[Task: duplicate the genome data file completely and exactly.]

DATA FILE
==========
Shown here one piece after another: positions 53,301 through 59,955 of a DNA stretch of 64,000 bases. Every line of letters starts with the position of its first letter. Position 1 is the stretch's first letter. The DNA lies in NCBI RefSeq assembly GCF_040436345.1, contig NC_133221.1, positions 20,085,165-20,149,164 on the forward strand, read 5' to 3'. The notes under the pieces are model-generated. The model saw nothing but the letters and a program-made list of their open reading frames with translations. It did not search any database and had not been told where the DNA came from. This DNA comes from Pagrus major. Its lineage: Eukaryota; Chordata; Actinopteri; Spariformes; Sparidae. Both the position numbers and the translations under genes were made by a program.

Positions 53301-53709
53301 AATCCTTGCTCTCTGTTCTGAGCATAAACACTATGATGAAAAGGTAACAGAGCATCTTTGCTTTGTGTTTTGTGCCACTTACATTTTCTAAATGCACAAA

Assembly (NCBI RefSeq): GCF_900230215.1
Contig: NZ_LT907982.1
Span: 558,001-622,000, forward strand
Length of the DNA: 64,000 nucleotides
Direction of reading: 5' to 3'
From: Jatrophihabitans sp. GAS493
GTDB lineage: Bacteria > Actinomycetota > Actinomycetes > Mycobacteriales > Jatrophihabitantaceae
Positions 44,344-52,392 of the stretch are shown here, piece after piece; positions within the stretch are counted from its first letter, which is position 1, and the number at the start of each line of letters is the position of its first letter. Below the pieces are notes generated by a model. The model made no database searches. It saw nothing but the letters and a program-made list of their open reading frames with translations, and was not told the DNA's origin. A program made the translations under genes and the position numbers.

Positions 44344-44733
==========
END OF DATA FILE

Shown here one piece after another: positions 53,301 through 59,955 of a DNA stretch of 64,000 bases. Every line of letters starts with the position of its first letter. Position 1 is the stretch's first letter. The DNA lies in NCBI RefSeq assembly GCF_040436345.1, contig NC_133221.1, positions 20,085,165-20,149,164 on the forward strand, read 5' to 3'. The notes under the pieces are model-generated. The model saw nothing but the letters and a program-made list of their open reading frames with translations. It did not search any database and had not been told where the DNA came from. This DNA comes from Pagrus major. Its lineage: Eukaryota; Chordata; Actinopteri; Spariformes; Sparidae. Both the position numbers and the translations under genes were made by a program.

Positions 53301-53709
53301 AATCCTTGCTCTCTGTTCTGAGCATAAACACTATGATGAAAAGGTAACAGAGCATCTTTGCTTTGTGTTTTGTGCCACTTACATTTTCTAAATGCACAAA

Assembly (NCBI RefSeq): GCF_900230215.1
Contig: NZ_LT907982.1
Span: 558,001-622,000, forward strand
Length of the DNA: 64,000 nucleotides
Direction of reading: 5' to 3'
From: Jatrophihabitans sp. GAS493
GTDB lineage: Bacteria > Actinomycetota > Actinomycetes > Mycobacteriales > Jatrophihabitantaceae
Positions 44,344-52,392 of the stretch are shown here, piece after piece; positions within the stretch are counted from its first letter, which is position 1, and the number at the start of each line of letters is the position of its first letter. Below the pieces are notes generated by a model. The model made no database searches. It saw nothing but the letters and a program-made list of their open reading frames with translations, and was not told the DNA's origin. A program made the translations under genes and the position numbers.

Positions 44344-44733